Pakistan’s prime minister Imran Khan has been forced to backtrack on the appointment of an adviser from the country’s embattled Ahmadiyya minority.
Former cricketer Mr Khan’s administration allowed a US-based Princeton economist from the community to be appointed to an economic advisory council.
But the backlash from Islamic hardliners led Mr Khan to quickly rescind the appointment under political pressure, underlining the Ahmadis’ fraught position in the conservative, Muslim-majority country.
Ahmadis believe another Islamic prophet, Ahmad, appeared in the 19th century, a view at odds with the fundamental Islamic principle that Mohammed was the final messenger sent by God.
Ahmadis have also long been targeted by Islamic extremists, and are shunned by many mainstream Muslims.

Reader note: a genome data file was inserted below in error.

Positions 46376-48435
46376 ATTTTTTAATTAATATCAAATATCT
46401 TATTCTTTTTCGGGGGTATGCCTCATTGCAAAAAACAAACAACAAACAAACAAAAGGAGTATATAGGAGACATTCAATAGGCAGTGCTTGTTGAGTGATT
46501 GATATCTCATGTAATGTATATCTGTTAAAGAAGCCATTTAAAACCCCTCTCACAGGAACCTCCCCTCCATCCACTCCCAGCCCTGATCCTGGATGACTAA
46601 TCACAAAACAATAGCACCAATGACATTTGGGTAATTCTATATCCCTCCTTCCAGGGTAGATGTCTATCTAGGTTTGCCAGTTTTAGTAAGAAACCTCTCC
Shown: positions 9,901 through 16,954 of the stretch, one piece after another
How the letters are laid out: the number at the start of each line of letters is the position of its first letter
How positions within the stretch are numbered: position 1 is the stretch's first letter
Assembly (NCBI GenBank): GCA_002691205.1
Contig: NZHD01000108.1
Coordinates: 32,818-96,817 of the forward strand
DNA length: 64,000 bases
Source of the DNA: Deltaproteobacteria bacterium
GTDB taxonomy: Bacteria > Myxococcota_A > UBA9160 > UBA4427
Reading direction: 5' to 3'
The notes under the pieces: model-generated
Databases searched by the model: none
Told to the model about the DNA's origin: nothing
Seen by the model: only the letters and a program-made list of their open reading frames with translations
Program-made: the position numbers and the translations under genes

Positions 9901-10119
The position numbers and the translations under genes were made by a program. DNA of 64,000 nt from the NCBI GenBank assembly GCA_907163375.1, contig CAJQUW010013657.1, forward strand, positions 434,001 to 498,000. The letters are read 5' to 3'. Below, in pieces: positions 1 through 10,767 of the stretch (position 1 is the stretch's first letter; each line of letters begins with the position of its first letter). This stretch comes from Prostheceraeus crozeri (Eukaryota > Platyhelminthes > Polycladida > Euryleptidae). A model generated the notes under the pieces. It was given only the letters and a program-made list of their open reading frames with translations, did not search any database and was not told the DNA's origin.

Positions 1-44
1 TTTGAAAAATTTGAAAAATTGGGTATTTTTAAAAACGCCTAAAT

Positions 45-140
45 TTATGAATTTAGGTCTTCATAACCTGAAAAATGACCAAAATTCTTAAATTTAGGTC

Religious parties have never done well in Pakistan’s elections, and July’s voting was no exception.
But the ability of hardline clerics to organise mass rallies and incite violence against political opponents has often forced even liberal governments to bow to their demands.
Mr Khan, the cosmopolitan former cricket star who ran on a populist platform of fighting corruption, is the latest leader to give in.
In early September, he appointed Atif Mian, a respected Princeton professor of economics, public policy and finance, to an economic advisory council.
“The government was facing a lot of adverse pressure regarding my appointment from the Mullahs (Muslim clerics) and their supporters,” Mr Mian said.